- Kristin Bundesen, PhD
Greys Court - The Knollys Home
Updated: Apr 14, 2020
I have had the pleasure of visiting Greys Court, the 16th century home of Sir Francis and Lady Katherine Knollys, now managed by the UK's National Trust twice. Both trips included visits to the Knollys funeral monument at the Rotherfield Greys parish church.
Greys Court. January 2018
The property’s name comes from the Grey family. The property is mentioned in the Domesday Book in 1086 and stayed in the Grey family through four centuries. For more on the families of Greys Court, see here. It is possible that this same Grey family were related to other 15th and 16th century Grey families including the Marquis of Dorset and Lady Jane Grey, the nine days queen.
When the property was granted to the Knollys family, the name of the previous owners stuck. This is still common, as I apparently live at ‘The Turley House’; the Turleys were the previous owners.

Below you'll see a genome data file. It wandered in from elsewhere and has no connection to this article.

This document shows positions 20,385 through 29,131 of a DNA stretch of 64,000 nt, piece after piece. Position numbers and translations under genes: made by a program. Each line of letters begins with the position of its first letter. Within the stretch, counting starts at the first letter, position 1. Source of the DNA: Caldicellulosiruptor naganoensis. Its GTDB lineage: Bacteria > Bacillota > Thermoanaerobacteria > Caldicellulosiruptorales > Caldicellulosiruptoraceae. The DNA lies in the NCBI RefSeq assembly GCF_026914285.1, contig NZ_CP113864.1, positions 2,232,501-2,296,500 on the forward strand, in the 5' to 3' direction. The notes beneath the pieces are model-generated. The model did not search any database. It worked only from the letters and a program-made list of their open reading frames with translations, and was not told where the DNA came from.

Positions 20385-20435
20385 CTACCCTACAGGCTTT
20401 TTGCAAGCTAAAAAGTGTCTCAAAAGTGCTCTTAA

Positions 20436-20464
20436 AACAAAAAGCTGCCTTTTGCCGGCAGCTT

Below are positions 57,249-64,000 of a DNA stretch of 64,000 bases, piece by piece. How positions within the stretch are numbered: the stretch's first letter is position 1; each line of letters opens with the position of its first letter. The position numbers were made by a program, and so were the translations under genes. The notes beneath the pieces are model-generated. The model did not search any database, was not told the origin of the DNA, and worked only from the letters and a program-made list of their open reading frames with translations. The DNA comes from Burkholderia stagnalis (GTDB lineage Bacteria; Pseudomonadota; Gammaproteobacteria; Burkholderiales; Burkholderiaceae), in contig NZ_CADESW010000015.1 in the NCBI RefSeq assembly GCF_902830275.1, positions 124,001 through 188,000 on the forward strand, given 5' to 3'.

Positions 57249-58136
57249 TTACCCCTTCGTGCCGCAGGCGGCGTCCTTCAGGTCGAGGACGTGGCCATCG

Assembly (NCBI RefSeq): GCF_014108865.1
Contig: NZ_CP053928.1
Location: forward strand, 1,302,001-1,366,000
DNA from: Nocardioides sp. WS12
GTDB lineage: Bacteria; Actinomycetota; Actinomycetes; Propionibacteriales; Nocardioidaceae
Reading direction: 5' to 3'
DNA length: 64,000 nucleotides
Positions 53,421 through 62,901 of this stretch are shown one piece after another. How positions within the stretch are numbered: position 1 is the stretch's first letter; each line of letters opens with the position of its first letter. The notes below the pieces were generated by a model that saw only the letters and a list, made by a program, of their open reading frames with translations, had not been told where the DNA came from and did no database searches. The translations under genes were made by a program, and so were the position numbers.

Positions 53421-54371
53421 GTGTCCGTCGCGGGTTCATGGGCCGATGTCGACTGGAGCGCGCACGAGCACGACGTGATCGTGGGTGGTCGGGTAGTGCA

Greys Court was used in the story line of Downton Abbey as backdrop to the season 3 episode when the Crawley family are facing downsizing due to poor financial decisions by Robert, Earl of Grantham. In the show, the property is referred to as Eryholme - an old hunting lodge used by the previous generation. This gives the correct impression that the property is not palatial. It is a substantial manor house, but not overly grand.
The Letters and Paper of Henry VIII give proof to the romantic story that the property was granted to Robert Knollys and his wife Lettice in 1514 by patent seal for the annual rent of one red rose to be delivered on Midsummer. After Robert’s death in 1521, his wife had use of the estate for her single life.
Robert’s son, Francis, inherited the estate upon the death of his father. However, some of the property was in dispute by the heirs of Sir Thomas Englefield leading to parliamentary action. After Francis married Katherine Carey, daughter of Mary Boleyn Carey, the estate was re-granted to the newlyweds including the addition of Katherine’s name, by the king with parliamentary confirmation. This was repeated five years later topped off with the personal seal of the king to finally squelch any disputes.